Parshat Bemidbar always falls on the Shabbat preceding Hag Hashavuot — the celebration of the revelation of the Torah to the Children of Israel. It should not be surprising then, that the sages might find some linkage between the two. Still, this might seem like a mission impossible since the core material of the parashah deals with census matters.
The book opens with the words: “And the Lord spoke to Moshe in the Wilderness of Sinai (Bemidbar Sinai) in the Tent of Meeting”. (Numbers 1:1) The words “Bemidbar Sinai” provide the Hebrew name for the book. On the other hand, these same words could be thought of as superfluous given the fact that the verse also tells us that the message was given in the Tent of Meeting. Students of rabbinic midrash will note that this very characteristic lends itself to creative interpretation. And so, this opening verse provides an opportunity for a message fit for the season: “Why [was the Torah given] in the Wilderness of Sinai?” asks Midrash Tanhuma. “From here the Sages teach: ‘With three things the Torah was given: with fire and with water and in the wilderness. With fire, as it says: ‘And Mount Sinai was all in smoke because the Lord had come down on it in fire.’ (Exodus 19:18); with water, as it says: ‘O Lord, when You came forth from Seir, when You strode from the fields of Edom, the earth heaved, the very heavens dripped rain, the clouds, they dripped water.’ (Judges 5:4); in the wilderness – ‘in the Wilderness of Sinai’ And why was it given through these three means? To tell you, just as these things were free, open to all (l’khol baei olam), so, too, the Torah is free, open to all, as it says: ‘Oh, every one who thirsts go to the water’ (Isaiah 55:1)” (Tanhuma Bemidbar 7)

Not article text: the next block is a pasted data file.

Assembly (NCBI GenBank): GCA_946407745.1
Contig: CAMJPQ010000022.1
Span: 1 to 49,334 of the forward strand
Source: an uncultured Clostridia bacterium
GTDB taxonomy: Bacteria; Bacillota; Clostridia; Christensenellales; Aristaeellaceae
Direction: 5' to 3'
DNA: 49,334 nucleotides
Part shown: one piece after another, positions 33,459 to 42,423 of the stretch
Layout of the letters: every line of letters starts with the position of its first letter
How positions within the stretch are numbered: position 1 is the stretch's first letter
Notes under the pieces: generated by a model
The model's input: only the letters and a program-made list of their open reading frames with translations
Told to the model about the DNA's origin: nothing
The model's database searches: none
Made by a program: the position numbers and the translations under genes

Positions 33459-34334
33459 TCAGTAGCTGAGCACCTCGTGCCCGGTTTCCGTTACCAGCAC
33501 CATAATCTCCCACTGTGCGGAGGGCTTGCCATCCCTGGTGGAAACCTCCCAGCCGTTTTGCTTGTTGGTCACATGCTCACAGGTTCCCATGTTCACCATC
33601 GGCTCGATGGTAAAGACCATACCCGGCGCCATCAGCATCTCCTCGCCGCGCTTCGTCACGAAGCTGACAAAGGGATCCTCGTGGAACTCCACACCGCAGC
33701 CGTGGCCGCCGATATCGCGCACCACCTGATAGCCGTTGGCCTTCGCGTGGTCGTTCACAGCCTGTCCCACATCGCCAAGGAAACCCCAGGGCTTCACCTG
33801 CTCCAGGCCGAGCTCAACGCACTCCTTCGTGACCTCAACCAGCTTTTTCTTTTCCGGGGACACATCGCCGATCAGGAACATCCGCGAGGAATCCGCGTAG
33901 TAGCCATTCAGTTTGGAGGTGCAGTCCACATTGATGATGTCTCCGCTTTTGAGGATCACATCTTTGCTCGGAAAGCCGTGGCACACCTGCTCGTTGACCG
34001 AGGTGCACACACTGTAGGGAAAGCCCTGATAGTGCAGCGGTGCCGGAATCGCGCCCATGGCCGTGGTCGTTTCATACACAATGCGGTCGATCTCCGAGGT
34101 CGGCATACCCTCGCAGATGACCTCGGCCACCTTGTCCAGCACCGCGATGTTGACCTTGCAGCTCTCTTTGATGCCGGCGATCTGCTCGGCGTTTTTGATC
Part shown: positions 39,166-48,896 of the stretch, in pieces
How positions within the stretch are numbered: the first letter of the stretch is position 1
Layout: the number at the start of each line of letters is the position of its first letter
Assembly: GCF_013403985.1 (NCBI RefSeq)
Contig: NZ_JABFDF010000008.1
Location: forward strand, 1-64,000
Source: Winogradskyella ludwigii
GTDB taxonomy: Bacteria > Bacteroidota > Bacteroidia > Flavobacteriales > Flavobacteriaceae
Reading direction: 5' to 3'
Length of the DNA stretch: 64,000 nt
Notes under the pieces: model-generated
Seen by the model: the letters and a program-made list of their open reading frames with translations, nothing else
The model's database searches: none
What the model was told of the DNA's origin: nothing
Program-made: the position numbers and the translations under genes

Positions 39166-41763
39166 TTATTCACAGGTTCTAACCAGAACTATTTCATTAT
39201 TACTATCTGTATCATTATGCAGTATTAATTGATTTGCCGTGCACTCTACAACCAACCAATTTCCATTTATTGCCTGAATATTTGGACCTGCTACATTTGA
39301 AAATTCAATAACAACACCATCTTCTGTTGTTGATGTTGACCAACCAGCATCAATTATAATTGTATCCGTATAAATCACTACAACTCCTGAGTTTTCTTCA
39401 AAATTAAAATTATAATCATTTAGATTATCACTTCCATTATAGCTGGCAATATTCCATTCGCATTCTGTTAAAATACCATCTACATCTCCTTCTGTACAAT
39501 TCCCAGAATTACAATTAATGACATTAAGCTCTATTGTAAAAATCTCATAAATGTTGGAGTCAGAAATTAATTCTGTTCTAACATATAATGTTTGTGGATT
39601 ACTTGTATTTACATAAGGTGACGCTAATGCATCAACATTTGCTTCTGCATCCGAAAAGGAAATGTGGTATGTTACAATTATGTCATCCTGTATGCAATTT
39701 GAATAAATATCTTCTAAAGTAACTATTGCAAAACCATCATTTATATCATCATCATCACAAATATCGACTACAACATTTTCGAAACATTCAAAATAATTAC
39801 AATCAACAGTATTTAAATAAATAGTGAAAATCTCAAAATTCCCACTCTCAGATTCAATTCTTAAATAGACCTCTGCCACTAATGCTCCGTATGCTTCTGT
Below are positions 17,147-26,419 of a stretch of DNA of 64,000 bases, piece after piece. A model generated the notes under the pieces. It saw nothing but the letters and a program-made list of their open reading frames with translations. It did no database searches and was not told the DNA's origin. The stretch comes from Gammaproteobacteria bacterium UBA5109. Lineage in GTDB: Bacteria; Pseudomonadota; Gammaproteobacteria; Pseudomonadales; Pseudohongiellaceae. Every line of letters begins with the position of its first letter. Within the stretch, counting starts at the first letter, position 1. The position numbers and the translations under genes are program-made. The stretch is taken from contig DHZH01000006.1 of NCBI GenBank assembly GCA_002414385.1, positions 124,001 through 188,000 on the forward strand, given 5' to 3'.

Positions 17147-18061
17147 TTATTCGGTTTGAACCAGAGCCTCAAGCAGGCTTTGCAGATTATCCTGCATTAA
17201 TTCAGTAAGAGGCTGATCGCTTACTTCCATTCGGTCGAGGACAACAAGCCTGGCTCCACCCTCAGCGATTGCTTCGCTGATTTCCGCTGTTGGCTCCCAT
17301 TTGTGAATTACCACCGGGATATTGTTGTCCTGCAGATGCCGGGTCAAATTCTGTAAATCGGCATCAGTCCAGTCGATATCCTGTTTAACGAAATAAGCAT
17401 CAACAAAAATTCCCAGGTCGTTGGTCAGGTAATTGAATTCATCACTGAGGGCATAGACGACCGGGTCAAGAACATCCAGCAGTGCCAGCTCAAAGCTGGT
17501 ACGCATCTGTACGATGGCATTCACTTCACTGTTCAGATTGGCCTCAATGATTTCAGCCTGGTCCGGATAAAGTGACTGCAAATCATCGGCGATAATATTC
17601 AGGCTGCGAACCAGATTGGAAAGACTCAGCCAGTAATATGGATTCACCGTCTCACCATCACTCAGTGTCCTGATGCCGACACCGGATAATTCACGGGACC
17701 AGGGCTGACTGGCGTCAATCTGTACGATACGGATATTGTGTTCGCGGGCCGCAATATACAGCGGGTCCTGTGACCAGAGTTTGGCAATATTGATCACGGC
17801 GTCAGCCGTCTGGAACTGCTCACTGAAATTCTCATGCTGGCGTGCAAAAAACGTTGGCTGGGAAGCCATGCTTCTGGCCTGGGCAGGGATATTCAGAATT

This midrash from the Tanhuma, a 7th-8th century midrash from Eretz Yisrael, is based on a much earlier source from the period of the Mishnah, which speaks of the Torah as a revelation open to all of God’s creatures and not just Jews. Just as water, fire and the desert are available to all comers, so, too, the Torah. This view originated in the school of Rabbi Yishmael, while, in contrast, the school of Rabbi Akiva’s view seems to have been more particularistic and exclusive. (See M. Hirshman, Torah L’khol Baei Olam, pp. 40-41)
The Tanhuma has taken up the more universal position, that God’s revelation was supposed to be transformative on a universal level and that its message was important for all. This Shavuot, as we stand before Har (Mount) Sinai on the day we celebrate the receiving of the Torah, we should ponder what it might be like to share our enthusiasm for our precious tradition with others, Jews and non-Jews alike.